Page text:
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Help! Client's request beyond my Access capability

P: n/a
Hi

A web design client of mine has been developing an Access database with
me for the last few months. His intention was to clean up a very messy
paper-based workflow consisting of many location / many event calendars.

We cleaned up the data, made tables and normalized it. So far so good,
the database part works fine. He can find the information he wants when
his boss needs him to.

Now he wants to produce an 11x17 printed calendar to hand out to his
team so as to not disrupt their established workflow (he's a new
director in an old place). Someone picks these up regularly and inputs
the new data into Access.

My problem is I'm not too sure which way to best implement that. The
calendar control that comes with Access doesn't provide much
functionality (at least apparent to me) other than linking and shading a
particular date in the on-screen calendar.

I would need to see, for example, the "Event code" (primary key), the
"trainer name", "city" and "number of participants" fields on each
square. There could be multiple events per date, so managing the display
within the date squares is an issue.

I had initially thought of capturing an image of the calendar control,
using it as a background image, and placing addressable fields on top of
that. I assume that would mean learning some VB scripting.

Issue is that I am not a programmer, so I thought I'd check here first
to see if anyone can point out the path of least resistance.

TIA

Eric
Nov 15 '05 #1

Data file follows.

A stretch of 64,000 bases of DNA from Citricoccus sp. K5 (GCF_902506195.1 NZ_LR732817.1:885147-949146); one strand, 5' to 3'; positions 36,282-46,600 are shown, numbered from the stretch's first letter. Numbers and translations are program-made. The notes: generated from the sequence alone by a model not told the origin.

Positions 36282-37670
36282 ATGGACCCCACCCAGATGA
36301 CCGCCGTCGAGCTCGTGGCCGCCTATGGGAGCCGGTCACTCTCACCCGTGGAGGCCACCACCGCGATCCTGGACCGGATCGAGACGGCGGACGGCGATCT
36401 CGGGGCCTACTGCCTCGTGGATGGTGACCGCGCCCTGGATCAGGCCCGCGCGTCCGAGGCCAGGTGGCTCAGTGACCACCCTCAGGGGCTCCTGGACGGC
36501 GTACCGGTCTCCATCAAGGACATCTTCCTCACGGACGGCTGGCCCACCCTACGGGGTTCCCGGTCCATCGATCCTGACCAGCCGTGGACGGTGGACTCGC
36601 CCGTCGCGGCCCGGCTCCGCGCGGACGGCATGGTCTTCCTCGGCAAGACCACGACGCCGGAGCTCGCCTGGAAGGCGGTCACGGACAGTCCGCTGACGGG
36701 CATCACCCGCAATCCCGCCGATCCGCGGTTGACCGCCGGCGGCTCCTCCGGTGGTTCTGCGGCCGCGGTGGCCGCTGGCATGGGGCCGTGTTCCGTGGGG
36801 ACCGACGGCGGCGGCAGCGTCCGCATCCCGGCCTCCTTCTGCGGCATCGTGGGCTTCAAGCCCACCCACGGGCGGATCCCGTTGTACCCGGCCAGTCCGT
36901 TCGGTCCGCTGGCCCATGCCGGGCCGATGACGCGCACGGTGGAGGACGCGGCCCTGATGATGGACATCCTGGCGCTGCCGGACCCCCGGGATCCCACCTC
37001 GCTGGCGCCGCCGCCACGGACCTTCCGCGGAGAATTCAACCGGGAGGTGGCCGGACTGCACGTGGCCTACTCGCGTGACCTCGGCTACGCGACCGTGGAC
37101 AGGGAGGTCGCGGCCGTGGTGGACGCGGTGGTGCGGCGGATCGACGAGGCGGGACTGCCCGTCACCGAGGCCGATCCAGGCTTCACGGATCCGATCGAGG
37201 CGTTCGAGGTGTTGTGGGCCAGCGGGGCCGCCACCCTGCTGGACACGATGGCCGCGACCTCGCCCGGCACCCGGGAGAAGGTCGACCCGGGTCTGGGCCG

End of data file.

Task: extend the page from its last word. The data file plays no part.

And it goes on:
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P: n/a
Eric Girouard wrote:
Hi

A web design client of mine has been developing an Access database with
me for the last few months. His intention was to clean up a very messy
paper-based workflow consisting of many location / many event calendars.

We cleaned up the data, made tables and normalized it. So far so good,
the database part works fine. He can find the information he wants when
his boss needs him to.

Now he wants to produce an 11x17 printed calendar to hand out to his
team so as to not disrupt their established workflow (he's a new
director in an old place). Someone picks these up regularly and inputs
the new data into Access.

My problem is I'm not too sure which way to best implement that. The
calendar control that comes with Access doesn't provide much
functionality (at least apparent to me) other than linking and shading a
particular date in the on-screen calendar.

I would need to see, for example, the "Event code" (primary key), the
"trainer name", "city" and "number of participants" fields on each
square. There could be multiple events per date, so managing the display
within the date squares is an issue.

I had initially thought of capturing an image of the calendar control,
using it as a background image, and placing addressable fields on top of
that. I assume that would mean learning some VB scripting.

Issue is that I am not a programmer, so I thought I'd check here first
to see if anyone can point out the path of least resistance.

TIA

Eric


See:

http://groups.google.com/group/comp....176f58cab46186

for a possible starting point. You can use a scale of about 1.3 along
with Adobe Reader's auto-rotate and center print option to get
approximately 11 x 17 or tweak some of the constants in
modDrawingFunctions to get the exact size you want. Note that tweaking
constants will require changing the maximum number of characters per
line for a given day and changing the shrink to fit code slightly to
handle situations where the maximum is exceeded. Post back here with a
way for me to determine your email address if you need advice on how to
set up multiple columns within a given day. The original version on my
hard drive also has a logo at the top slightly to the right of center
to allow for page holes or a thumb tack that was not included due to
the zlib compression I use to keep the file size low. Reading the
image data fresh each time also adds several seconds to the time it
takes to create the pdf file so I generally use a pre-extracted and
compressed version of the logo saved to a network location.

James A. Fortune

Nov 15 '05 #2

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